As bad as relations have become over the last few years, they are still nowhere near as toxic and dangerous as they were at various points during the Cold War. That should show us that the U.S. and Russia have far fewer reasons to be at odds than in the past, and that our disagreements are much more manageable. Present-day Russia also has fewer ambitious goals for its foreign policy than the USSR did and poses much less of a threat to the U.S. and our allies. Nothing compels the U.S. to compete with Russia in its own backyard, and no U.S. interests are threatened by Russia’s maintenance of its handful of clients. In short, the U.S. and Russia do not have to be rivals in most cases, and the U.S. has no need to counter Russia wherever it has influence.
It is important for European stability and international security more generally that the U.S. and Russia fashion a cooperative relationship that will allow both to secure mutual interests and manage their disagreements. When the two powers have been on reasonably good terms, tensions between Russia and its neighbors have also declined, which is in the interests of all concerned.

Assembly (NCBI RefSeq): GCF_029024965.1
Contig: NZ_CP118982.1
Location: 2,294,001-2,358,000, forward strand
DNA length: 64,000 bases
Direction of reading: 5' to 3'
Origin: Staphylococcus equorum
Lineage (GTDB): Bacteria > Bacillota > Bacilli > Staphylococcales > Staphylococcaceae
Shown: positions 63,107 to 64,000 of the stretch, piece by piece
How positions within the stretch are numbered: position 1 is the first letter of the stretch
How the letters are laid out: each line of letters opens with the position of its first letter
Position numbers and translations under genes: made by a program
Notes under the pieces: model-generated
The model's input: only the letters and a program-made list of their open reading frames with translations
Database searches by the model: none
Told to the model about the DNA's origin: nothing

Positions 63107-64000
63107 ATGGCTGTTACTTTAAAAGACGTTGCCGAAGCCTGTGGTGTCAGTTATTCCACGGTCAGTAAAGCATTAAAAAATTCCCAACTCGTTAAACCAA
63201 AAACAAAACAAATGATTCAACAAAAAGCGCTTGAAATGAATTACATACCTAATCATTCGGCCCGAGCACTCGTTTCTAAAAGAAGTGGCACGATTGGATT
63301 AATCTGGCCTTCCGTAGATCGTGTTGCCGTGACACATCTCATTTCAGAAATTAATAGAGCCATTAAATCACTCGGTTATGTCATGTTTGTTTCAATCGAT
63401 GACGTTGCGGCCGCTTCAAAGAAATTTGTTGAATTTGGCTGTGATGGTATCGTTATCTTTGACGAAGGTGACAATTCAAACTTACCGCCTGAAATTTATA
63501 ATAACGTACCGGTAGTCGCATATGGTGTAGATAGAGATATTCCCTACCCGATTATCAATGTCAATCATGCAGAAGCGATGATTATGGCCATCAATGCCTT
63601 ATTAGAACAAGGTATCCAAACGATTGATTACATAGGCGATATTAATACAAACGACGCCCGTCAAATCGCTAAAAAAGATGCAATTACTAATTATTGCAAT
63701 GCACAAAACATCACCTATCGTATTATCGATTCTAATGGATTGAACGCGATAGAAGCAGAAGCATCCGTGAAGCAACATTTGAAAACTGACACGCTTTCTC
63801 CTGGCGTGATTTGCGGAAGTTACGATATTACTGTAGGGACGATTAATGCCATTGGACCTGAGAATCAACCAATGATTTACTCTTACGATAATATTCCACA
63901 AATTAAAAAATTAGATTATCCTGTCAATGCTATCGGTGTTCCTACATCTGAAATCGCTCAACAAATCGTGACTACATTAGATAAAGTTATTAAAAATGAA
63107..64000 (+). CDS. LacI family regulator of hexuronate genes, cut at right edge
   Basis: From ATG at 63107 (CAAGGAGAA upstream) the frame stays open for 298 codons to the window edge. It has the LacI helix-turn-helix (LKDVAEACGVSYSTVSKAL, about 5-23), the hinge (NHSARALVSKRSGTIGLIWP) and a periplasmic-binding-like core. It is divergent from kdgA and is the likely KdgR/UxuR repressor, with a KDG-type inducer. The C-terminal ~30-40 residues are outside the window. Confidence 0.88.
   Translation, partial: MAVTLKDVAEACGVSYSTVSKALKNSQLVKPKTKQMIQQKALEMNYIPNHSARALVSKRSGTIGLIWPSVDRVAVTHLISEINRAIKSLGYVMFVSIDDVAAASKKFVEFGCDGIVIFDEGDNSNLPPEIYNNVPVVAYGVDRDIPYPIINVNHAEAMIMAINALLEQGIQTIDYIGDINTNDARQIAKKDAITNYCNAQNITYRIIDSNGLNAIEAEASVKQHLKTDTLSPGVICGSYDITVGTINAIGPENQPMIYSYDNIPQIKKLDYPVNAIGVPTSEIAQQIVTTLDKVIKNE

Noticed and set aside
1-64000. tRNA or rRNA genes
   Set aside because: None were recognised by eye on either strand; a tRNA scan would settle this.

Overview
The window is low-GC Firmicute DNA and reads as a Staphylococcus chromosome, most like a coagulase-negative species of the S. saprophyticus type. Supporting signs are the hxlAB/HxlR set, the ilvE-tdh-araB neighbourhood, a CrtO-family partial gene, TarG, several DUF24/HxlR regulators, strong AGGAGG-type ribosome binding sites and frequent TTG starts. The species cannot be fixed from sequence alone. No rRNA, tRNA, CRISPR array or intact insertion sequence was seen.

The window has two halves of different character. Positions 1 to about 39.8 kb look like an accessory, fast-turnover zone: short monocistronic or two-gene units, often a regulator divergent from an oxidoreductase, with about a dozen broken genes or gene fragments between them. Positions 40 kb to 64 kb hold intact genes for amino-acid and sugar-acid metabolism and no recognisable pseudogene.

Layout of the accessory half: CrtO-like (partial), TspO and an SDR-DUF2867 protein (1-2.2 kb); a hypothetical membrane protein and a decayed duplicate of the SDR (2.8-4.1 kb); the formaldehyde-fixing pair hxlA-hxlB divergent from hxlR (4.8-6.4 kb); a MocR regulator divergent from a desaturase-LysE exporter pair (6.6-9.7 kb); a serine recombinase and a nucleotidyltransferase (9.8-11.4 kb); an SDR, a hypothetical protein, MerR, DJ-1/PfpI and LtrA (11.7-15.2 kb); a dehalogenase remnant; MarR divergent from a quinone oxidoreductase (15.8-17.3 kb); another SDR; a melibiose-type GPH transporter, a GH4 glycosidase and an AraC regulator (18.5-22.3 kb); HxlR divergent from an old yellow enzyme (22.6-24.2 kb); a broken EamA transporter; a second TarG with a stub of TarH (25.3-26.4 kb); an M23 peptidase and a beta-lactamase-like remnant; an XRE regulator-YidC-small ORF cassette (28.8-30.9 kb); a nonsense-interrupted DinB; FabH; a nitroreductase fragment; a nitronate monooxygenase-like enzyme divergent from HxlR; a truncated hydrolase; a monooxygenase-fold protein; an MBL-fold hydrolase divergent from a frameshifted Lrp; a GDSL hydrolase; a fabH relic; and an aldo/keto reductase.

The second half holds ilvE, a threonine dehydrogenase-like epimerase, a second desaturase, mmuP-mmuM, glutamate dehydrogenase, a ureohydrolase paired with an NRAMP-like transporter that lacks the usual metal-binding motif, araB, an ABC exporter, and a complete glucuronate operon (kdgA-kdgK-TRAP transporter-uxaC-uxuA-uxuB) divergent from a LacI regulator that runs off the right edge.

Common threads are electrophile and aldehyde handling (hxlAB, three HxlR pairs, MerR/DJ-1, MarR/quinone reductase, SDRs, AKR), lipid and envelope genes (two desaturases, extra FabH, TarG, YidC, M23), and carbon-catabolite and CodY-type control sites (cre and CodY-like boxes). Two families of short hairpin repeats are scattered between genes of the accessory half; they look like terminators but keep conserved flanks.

The benefits of an improved relationship aren’t limited only to Europe. A constructive relationship with Russia is very much needed to address many international problems, including but not limited to terrorism, securing nuclear materials, and resolving long-running conflicts. We have seen hints of what that cooperation can achieve in recent years with the Iran nuclear deal and the new arms reduction treaty with Russia, both of which required sustained diplomatic engagement. In order to repair ties with Russia, our government will need to make a similar effort over the long term, with Washington refraining from taking further provocative actions.
A good place for the Trump administration to start would be to reject the plan to send arms to Ukraine. Such a policy would be unwise in itself—and disastrous for any chance at improving America’s relationship with Russia.
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